ORPEW = POWER
LRODL = DROLL
YMGUPR = GRUMPY
SNRHIK = SHRINK
BEFORE INSTALLING THEIR NEW LANDSCAPING, THEY DID SOME – – –
OWR DO GU RNK = GROUNDWORK
Happy Thursday everyone! It looks like Spring Fever has struck a fever pitch with our favorite puzzle. And to be honest, I’ve been patiently waiting for those warmer temperatures and late sunsets since the end of last year. The vernal equinox, otherwise known as the first day of spring in the Northern Hemisphere, officially begins on March 19th. And it’s extra special this year because it arrives a whole day early. The last time spring sprung so soon was way back in 1896 — that’s a whopping 124 years ago!
Still absent this week were any new clue words(s), but all of today’s anagrams were original so we still have that going for us! They all solved without a hitch, but that doesn’t mean I didn’t need a little extra time to second guess myself in regards to DROLL. A quick check of its definition proved it a viable word, but it was its etymology that really caught my attention. DROLL is defined as being curious in a way that provokes dry amusement. It’s also a short, comical sketch performed by English actors in the 17th century. After the final performance of the evening, these cash-strapped artists had loads of time on their hands so they often performed gigs to earn some extra green. It was also very illegal to be remunerated for acting outside the confines of the theatre, but I suppose you gotta do whatcha gotta do to survive.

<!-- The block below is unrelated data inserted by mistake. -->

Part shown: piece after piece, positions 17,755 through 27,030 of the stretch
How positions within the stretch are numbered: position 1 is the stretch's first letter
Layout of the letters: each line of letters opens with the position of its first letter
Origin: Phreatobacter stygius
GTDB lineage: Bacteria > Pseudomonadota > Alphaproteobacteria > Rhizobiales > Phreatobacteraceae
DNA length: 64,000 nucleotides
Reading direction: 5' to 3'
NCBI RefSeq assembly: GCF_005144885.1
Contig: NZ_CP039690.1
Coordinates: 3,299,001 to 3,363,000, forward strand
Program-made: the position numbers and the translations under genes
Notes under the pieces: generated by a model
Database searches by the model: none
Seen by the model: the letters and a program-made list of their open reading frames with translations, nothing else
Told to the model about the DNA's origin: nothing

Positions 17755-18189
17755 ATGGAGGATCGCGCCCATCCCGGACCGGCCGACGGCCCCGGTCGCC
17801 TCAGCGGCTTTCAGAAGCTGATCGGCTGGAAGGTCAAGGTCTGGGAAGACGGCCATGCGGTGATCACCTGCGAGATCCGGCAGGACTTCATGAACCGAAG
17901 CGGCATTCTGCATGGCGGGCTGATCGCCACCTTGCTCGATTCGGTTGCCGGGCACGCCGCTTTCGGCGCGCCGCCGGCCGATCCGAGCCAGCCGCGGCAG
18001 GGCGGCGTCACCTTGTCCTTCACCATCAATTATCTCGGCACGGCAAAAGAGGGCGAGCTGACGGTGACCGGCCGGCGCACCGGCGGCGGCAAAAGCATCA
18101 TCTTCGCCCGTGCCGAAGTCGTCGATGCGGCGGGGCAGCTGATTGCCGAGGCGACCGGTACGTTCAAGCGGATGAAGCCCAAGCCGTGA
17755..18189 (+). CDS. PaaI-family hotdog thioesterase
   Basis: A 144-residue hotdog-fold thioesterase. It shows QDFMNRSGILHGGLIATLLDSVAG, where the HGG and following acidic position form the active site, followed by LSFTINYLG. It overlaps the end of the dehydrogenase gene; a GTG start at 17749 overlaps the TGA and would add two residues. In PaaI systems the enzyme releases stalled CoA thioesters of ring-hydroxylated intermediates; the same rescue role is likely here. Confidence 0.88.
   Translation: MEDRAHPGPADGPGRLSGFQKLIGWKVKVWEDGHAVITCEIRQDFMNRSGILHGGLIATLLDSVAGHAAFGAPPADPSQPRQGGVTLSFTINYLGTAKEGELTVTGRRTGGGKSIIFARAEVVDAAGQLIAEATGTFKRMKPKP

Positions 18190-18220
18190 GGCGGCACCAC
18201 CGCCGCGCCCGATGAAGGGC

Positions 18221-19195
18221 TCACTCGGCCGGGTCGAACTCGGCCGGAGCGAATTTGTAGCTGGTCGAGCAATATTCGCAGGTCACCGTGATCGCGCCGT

The cartoon characters in today’s panel could easily pass for both my wife and myself next month. The last frost is usually over by then and it’s generally safe enough to start our vegetable plants directly in the ground. This particular couple seems more interested in ornamentals though. The truck appears to be an early model based upon all of its square corners and edges. I liked how the bed was left open so we could catch a glimpse of the treasures inside. While looking at the assorted shrubbery in the back, my eyes happened to gaze down and notice the unpaved driveway. Maybe they’ll spread some gravel or install some stone pavers as their next big project.
The final solve was an anagram consisting of 10-letters. It’s the shortest layout so far this week — and in your friendly neighborhood spoiler-man’s opinion — the easiest! I started out by seeing “DRUNK” which wasn’t such a good sign for 8am on a Thursday morning. Thankfully (for you, trust me) GROUND arose from the mangled mess leaving me with little WORK left to do. Have a terrific Thursday, and I’ll see you right back here tomorrow!